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Singapore government to foster a culture of lifelong learning

Nurdianah Md Nur | Feb. 23, 2015
Through the SkillsFuture intiative, the government will develop an integrated system of education, training and career progression for all Singaporeans, and promote industry support for individuals to advance based on skills.

Lifelong learning

With human resource being a key driver of Singapore's economy, the government is looking to foster a culture of lifelong learning in its citizens.

This was one of the key topics highlighted by the republic's Deputy Prime Minister Tharman Shanmugaratnam during the annual Budget statement on Monday (23 February 2015).

According to him, Singapore needs to become a "society that value meritocracy of skills, where people keep learning and pushing their potential, and are valued for their contributions at each stage of life."  To aid this vision, the Singapore government will invest in its people via the SkillsFuture initiative. It will develop an integrated system of education, training and career progression for all Singaporeans, and promote industry support for individuals to advance based on skills.

A breakdown of how the SkillsFuture initiative will help the different groups of Singaporeans in their career journeys is as follows:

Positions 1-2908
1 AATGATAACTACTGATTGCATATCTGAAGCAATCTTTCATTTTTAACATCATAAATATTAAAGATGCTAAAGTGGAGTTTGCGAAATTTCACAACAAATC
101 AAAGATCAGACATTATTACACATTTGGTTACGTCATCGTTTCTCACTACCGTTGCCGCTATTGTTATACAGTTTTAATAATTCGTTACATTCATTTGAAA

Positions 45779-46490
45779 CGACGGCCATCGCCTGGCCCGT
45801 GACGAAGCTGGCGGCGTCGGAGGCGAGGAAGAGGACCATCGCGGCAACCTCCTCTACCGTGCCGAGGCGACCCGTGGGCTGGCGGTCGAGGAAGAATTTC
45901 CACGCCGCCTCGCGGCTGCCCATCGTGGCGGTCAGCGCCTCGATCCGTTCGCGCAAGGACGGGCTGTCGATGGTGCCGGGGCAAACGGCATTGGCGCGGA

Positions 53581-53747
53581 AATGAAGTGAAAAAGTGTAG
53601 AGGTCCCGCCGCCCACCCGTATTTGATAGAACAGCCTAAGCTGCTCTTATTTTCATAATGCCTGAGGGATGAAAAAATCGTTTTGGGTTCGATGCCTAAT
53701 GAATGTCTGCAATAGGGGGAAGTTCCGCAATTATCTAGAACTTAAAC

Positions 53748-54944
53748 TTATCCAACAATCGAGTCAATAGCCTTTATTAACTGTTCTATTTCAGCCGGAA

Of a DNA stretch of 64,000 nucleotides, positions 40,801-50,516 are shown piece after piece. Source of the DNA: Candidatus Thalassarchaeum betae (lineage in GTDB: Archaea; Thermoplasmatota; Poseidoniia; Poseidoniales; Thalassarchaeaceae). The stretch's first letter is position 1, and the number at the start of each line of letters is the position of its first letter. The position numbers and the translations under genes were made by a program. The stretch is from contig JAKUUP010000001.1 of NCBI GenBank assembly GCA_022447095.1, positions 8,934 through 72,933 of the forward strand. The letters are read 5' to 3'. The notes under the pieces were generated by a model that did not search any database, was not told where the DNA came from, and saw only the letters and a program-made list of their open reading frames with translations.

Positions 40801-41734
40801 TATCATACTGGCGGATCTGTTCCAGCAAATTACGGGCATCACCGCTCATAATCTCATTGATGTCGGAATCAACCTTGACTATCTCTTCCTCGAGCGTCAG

For young Singaporeans: They will be given access to a professional core of Education and Career Counsellors to help them discover their strengths and interests as well as match them to their desired jobs.

Besides that, students in Institutes of Higher Learnings will be offered "enhanced internships that are more structured and meaningful." Shanmugaratnam said that these internships will be offered in two-thirds of polytechnic courses and half of ITE courses over the next two years.

For post-graduates: They will be given a SkillsFuture Credit — with an initial credit of S$500 from 2016 — that can be used only for education and training purposes. The credits will not expire and will be topped up at regular intervals throughout a person's life, said Shanmugaratnam.

Every Singaporean will receive an online Individual Learning Portfolio — a one-stop education, training and career guidance resource — to help them plan their learning too, the Minister added. Commenting on this, Lee Chew Chiat, public sector leader of Deloitte Southeast Asia, said that the portfolio should enable collaboration, especially for those with experience. "Learning is no longer the same;  learning from others and collaborating with others are critical to survive in future," he explained. 

The Minister also introduced a SkillsFuture Earn and Learn Programme during the Budget statement. Under the programme, fresh graduates from polytechnics and ITE will be matched to suitable employers, and undergo structured on-the-job training and mentorship to gain an industry-recognised qualification. Shanmugaratnam said that both graduates and employers who sign up for the programme will receive "substantial support" from the government. However, it will be done in a phased way, and eventually cover up to one in three polytechnic and ITE graduates.

For those in mid-career years:  Singaporeans aged 40 and above will be eligible to receive up to 90 percent of training subsidies for courses funded by the Ministry of Education and Workforce Development Agency.

 

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